Find the leaks
When you’re trying to track down a leak, start by looking at the roof uphill from the stains. Roof penetrations are the first thing to look for. Items that penetrate the roof are by far the most common source of leaks. In fact, it’s rare for leaks to develop in open areas of uninterrupted shingles, even on older roofs. Penetrations can include plumbing and roof vents, chimneys, dormers or anything else that projects through the roof. They can be several feet above the leak or to either side of it.
If you have attic access, the easiest way to track down a leak is to go up there with a flashlight and look for evidence. There will be water stains, black marks or mold. But if access is a problem or you have a vaulted ceiling, you’ll have to go up onto the roof to examine the suspect(s). The photos on the following pages will show you what to look for.
If the problem still isn’t obvious, enlist a helper and go up onto the roof with a garden hose. Start low, soaking the area just above where the leak appears in the house. Isolate areas when you run the hose. For example, soak the downhill side of a chimney first, then each side, then the top on both sides. Have your helper stay inside the house waiting for the drip to appear.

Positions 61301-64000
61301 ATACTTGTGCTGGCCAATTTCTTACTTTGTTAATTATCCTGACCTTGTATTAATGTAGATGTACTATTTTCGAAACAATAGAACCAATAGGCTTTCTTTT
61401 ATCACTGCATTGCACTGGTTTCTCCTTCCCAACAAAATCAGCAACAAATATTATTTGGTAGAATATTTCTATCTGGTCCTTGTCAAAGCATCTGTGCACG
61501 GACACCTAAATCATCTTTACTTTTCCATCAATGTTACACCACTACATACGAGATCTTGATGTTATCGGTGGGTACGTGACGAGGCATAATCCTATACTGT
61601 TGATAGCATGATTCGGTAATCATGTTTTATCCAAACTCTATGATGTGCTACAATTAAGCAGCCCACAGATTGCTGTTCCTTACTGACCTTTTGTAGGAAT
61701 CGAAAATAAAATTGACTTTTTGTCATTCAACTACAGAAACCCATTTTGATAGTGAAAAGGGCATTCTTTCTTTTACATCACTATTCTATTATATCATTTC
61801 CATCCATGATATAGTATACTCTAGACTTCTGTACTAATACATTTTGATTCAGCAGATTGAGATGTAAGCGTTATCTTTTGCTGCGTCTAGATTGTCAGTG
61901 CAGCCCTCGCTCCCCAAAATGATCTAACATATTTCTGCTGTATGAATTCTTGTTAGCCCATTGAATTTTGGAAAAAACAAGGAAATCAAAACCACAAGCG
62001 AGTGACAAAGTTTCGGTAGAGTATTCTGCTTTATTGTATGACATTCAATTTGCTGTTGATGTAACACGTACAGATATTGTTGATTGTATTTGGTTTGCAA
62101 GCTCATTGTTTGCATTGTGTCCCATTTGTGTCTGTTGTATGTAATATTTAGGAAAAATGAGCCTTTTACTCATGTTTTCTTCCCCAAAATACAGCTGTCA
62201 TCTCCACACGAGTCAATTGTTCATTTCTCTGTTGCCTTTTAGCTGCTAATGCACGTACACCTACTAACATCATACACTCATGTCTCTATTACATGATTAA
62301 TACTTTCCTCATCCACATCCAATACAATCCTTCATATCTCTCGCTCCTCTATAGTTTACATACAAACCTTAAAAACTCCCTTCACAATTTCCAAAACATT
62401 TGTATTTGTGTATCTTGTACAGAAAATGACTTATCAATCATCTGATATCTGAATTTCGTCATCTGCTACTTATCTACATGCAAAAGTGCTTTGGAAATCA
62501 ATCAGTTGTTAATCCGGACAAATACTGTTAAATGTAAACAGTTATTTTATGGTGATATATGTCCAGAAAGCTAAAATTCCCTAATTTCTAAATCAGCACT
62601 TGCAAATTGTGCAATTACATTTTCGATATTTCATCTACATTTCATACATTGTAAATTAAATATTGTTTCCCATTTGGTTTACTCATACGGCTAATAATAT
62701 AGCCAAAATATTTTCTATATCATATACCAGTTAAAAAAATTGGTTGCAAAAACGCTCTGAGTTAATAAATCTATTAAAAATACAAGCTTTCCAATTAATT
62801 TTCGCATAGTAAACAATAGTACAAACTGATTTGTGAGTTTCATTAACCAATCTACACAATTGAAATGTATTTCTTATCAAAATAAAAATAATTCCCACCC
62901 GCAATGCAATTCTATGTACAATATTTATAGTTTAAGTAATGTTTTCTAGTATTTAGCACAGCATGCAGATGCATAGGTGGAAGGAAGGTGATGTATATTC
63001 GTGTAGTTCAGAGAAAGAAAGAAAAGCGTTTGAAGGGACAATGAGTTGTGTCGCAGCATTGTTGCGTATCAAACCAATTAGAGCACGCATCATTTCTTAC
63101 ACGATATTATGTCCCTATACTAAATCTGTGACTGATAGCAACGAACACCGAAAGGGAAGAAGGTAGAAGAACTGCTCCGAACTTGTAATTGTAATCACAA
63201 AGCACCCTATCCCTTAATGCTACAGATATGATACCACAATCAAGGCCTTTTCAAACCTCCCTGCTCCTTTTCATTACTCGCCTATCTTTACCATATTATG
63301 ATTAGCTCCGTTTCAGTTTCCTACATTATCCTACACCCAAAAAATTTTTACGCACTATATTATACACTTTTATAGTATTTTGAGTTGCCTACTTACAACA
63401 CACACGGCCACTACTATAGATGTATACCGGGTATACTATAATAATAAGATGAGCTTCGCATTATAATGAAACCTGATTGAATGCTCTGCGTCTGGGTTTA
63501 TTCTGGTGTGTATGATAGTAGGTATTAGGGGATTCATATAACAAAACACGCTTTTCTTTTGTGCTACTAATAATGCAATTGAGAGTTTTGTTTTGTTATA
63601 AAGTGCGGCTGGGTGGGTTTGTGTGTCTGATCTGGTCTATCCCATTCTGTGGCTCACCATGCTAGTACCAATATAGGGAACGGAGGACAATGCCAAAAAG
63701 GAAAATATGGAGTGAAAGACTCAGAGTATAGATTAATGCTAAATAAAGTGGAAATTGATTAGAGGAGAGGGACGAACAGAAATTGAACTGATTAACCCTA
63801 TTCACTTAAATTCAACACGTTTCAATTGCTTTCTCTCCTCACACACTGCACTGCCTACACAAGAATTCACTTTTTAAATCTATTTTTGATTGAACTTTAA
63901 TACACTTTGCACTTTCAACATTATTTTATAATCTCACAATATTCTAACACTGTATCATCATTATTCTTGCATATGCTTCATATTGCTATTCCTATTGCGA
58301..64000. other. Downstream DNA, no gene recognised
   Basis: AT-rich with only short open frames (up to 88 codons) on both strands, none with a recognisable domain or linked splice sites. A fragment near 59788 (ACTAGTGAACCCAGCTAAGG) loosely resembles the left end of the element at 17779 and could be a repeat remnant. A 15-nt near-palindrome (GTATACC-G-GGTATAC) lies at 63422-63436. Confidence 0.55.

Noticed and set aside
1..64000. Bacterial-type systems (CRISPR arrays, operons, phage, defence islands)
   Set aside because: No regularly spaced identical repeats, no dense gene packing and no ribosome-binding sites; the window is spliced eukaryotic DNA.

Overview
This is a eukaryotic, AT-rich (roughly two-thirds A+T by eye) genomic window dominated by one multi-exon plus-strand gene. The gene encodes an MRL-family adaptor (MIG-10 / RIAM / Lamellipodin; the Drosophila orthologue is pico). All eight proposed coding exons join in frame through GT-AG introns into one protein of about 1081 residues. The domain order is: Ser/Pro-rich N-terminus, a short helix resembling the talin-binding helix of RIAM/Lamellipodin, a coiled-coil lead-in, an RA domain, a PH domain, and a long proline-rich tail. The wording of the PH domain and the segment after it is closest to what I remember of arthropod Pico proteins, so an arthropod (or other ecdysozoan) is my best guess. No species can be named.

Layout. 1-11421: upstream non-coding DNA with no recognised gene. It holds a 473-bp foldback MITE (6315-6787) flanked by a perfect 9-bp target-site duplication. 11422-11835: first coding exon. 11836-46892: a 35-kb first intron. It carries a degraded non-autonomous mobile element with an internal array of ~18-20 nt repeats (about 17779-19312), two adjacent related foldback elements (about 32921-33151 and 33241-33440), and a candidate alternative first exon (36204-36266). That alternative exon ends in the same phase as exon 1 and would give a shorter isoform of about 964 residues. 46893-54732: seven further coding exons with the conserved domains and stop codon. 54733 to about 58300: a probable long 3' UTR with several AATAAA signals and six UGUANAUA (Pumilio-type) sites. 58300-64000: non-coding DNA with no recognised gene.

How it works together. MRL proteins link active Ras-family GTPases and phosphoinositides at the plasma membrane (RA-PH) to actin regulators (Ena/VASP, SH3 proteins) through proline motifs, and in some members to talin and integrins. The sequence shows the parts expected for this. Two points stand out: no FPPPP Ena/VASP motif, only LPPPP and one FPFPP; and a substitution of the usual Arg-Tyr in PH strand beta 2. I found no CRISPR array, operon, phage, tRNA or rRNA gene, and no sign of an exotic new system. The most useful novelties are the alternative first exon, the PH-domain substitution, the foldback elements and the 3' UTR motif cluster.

Let the hose run for several minutes in one area before moving it up the roof a little farther. Tell your helper to yell when a drip becomes visible. You’ll be in the neighborhood of the leak. This process can take well over an hour, so be patient and don’t move the hose too soon. Buy your helper dinner.
Water stains can also indicate condensation or ice dam issues. Condensation problems can often be caused from bath, cooking or even dryer vents exhausting into attics rather than through the roof.
Ice dams usually happen in cold climates in the spring or on mild winter days. Have a big chunk of ice along the eaves during winter? That’s an ice dam.
Minor leaks can cause major damage
Discover a roof leak? Well, you’d better fix it, even if it doesn’t bother you much or you’re getting a new roof next year. Over time, even small leaks can lead to big problems, such as mold, rotted framing and sheathing, destroyed insulation and damaged ceilings. The flashing leak that caused this $950 repair bill was obvious from the ceiling stains for over two years. If the homeowner had dealt with it right away, the damage and subsequent repairs would have been minimal.
Mold Rotted framing Rotted sheathing